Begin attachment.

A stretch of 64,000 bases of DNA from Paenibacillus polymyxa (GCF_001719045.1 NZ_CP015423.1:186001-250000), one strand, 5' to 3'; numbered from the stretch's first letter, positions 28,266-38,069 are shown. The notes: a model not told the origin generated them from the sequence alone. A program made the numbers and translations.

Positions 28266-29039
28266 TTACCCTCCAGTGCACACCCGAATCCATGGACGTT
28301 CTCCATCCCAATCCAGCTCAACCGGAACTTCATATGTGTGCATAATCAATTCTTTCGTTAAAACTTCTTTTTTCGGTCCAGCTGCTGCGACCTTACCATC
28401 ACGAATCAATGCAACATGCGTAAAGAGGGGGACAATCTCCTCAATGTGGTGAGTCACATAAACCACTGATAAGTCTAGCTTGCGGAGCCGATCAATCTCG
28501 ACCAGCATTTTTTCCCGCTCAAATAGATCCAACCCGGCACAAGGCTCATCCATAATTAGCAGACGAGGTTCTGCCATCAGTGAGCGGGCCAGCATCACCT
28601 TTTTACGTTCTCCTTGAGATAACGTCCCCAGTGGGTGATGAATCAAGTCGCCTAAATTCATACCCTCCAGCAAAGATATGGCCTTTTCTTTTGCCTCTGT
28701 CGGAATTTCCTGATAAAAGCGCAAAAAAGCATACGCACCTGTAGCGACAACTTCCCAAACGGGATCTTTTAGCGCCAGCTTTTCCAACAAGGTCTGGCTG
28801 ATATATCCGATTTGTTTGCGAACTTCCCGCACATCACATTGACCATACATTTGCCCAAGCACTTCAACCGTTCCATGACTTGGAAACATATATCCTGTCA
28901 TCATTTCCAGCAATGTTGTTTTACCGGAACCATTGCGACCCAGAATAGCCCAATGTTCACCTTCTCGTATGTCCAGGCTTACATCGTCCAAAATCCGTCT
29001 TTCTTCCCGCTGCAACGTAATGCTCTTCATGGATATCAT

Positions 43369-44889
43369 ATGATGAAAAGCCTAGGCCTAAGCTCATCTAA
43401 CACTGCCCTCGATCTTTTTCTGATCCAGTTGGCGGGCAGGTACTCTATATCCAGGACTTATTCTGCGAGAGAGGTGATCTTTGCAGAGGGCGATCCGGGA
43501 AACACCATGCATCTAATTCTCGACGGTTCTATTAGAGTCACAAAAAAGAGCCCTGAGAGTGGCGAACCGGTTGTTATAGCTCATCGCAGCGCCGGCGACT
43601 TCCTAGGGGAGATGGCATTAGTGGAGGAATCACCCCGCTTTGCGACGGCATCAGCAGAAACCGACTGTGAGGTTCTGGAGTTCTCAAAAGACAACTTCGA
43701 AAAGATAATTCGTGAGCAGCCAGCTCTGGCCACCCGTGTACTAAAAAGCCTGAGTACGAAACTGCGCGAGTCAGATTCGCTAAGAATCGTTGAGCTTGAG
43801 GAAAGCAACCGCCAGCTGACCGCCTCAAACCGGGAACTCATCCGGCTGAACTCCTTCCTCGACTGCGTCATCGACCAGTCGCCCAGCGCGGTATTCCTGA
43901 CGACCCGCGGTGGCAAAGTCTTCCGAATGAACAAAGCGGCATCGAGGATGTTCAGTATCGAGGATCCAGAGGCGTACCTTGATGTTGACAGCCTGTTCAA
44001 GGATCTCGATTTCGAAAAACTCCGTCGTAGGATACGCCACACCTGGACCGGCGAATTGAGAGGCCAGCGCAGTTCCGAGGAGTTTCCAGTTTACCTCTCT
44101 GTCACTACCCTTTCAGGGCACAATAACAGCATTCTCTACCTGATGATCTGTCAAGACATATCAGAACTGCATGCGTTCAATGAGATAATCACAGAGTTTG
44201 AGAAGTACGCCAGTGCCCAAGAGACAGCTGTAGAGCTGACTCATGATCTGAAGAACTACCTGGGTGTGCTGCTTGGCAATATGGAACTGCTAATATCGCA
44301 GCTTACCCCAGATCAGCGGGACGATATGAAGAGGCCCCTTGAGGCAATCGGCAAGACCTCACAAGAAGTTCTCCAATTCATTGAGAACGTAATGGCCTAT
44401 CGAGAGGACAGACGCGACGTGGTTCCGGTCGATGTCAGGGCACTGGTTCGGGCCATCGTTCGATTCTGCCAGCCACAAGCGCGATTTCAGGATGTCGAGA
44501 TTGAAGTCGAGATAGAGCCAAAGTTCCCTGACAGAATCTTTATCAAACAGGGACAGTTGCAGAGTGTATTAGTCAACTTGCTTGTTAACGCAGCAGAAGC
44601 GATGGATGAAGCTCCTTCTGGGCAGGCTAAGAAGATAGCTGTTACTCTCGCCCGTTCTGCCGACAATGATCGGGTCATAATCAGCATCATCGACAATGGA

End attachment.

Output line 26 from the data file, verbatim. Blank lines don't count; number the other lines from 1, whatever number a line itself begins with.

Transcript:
44601 GATGGATGAAGCTCCTTCTGGGCAGGCTAAGAAGATAGCTGTTACTCTCGCCCGTTCTGCCGACAATGATCGGGTCATAATCAGCATCATCGACAATGGA